After weeks of diligently searching for a moose, we finally bagged one in Moose Jaw. Never mind that it also happened to be the largest statue of a moose, anywhere. Rising thirty-two feet from his wrought iron pen, it’s hard to miss Mac the Moose while cruising the Trans Canada Highway through Saskatchewan.
Travelers will also have little trouble spotting the adjacent art deco-styled Visitor Center, inspired by the city’s famed Temple Garden Dance Hall of 1921.
Moose Jaw has invested heavily in the nostalgia business, and it seems to have paid off. Today, its fortunes rest on the folklore surrounding Al Capone’s involvement in Prohibition bootlegging, and the town’s willingness to capitalize on a network of underground tunnels used in 1908 to shelter Chinese railway workers from racial persecution, and years later, to enable a black market of whiskey and women.
Downtown Moose Jaw showcases its notorious history on the exterior of it vintage buildings,
and through its fascination of all things Scarface.
The Tunnels of Moose Jaw opened in 2000, and remains a top pick of Moose Jaw tourist attractions. Naturally, Leah and I had to check it out for ourselves.
At first, we thought we’d be exploring the catacombs under the city streets, but soon learned after arriving at the Tunnels storefront that we’d be participating in a theatrical presentation of The Chicago Connection, featuring guns, gals, and gangsters.
Actors in period costumes encouraged us to turn back the clock to 1927 by exploring the collection of memorabilia from a by-gone era of Victorian virtues, political corruption, and criminal greed. This was the story of Al Capone’s alleged underground bootlegging connection to Moose Jaw, and everyone in our group was assigned to play a part in the bootleg operations of America’s richest man, and Public Enemy Number One.
We crossed the street to a bakery cafe where heaven-scented cinnamon buns mingled with the essence of caffeine. We reassembled one flight up, waiting for Miss Fanny, a floozy who ran the town’s most popular speakeasy. Acting as history teacher and social commentator, Fanny chaperoned us through a variety of theatrical sets to give us a taste of the Twenties. We followed her through recreations of Capone’s office and bedroom, eventually taking stairs hidden behind his clothes closet to a tunnel beneath the street.
Role-play continued with Gus, Capone’s second-in-command, who led us through the bookkeeper’s office,
the keg storage, the gun room, and the game room–always one step ahead of the police blitz and machine gun sound effects. After 50 minutes of mayhem, we evacuated through the storefront basement and we transported back to 2017.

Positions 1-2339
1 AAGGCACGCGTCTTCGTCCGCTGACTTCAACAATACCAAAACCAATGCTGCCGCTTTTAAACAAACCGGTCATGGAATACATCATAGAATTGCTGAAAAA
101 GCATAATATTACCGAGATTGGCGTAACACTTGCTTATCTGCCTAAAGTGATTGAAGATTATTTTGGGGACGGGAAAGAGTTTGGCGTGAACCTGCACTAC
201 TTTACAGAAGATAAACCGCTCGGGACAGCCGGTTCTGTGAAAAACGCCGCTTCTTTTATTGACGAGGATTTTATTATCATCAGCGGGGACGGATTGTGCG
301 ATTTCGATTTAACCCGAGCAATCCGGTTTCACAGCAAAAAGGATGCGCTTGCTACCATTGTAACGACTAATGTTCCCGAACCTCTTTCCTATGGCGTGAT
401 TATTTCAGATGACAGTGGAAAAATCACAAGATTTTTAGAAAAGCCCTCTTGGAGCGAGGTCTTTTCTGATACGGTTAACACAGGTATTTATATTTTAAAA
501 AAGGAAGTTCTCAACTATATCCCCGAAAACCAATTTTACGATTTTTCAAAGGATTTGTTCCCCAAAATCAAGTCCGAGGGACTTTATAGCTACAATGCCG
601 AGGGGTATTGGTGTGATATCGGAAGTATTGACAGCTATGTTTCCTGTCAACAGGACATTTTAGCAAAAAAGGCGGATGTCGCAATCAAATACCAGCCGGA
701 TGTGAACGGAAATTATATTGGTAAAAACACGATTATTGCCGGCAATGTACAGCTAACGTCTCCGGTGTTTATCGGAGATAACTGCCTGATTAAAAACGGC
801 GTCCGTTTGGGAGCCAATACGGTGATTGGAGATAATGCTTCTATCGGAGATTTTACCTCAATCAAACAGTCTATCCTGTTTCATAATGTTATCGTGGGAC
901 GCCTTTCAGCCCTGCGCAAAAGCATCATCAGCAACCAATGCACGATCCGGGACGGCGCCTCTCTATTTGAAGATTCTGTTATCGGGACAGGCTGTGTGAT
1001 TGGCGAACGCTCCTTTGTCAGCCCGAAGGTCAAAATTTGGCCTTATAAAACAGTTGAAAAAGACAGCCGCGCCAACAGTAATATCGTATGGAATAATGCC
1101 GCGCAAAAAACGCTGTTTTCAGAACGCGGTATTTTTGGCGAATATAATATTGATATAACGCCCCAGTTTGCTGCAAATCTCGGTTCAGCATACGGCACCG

Fahgettaboudit!! It was silly fun for the audience, and good training for our thespian plebes.
The following day, we took a 30-minute ride north to Buffalo Pound Provincial Park with every intention of seeing bison, even though we’d been spoiled by close encounters in other parks (see Cavfefe). With “Buffalo” taking first billing in the park name, how could there not be a bison sighting?
Although the park is so much more than a paddock of tagged bison, the herd was not playing hard to get.
They were very accommodating–lounging in a pasture along the road within sight of their future breakfast, lunch, and dinner.
We bid them goodbye, and moseyed to the marsh flats…
where we wandered down a pontoon boardwalk that cut through wetlands of cattails and reeds.
The prairie was peaceful, and we had it all to ourselves. The hillside of the Qu’Appelle Valley was aglow with golden grass shimmering in the gentle breeze.
Afterwards, the calm cool waters of Buffalo Pound Lake provided the perfect relief from a searing summer sun.
Moose Jaw reminds us of a time when lawlessness and corruption was the new order of the day. Yet, sometimes it’s hard to judge how far we’ve come from Wild West ways, when it’s still troublesome telling the good guys apart from the bad guys.
Fortunately, Buffalo Pound reminds us of what we can accomplishment–by rescuing the bison from near extinction–and that we can always count on nature to give us perspective.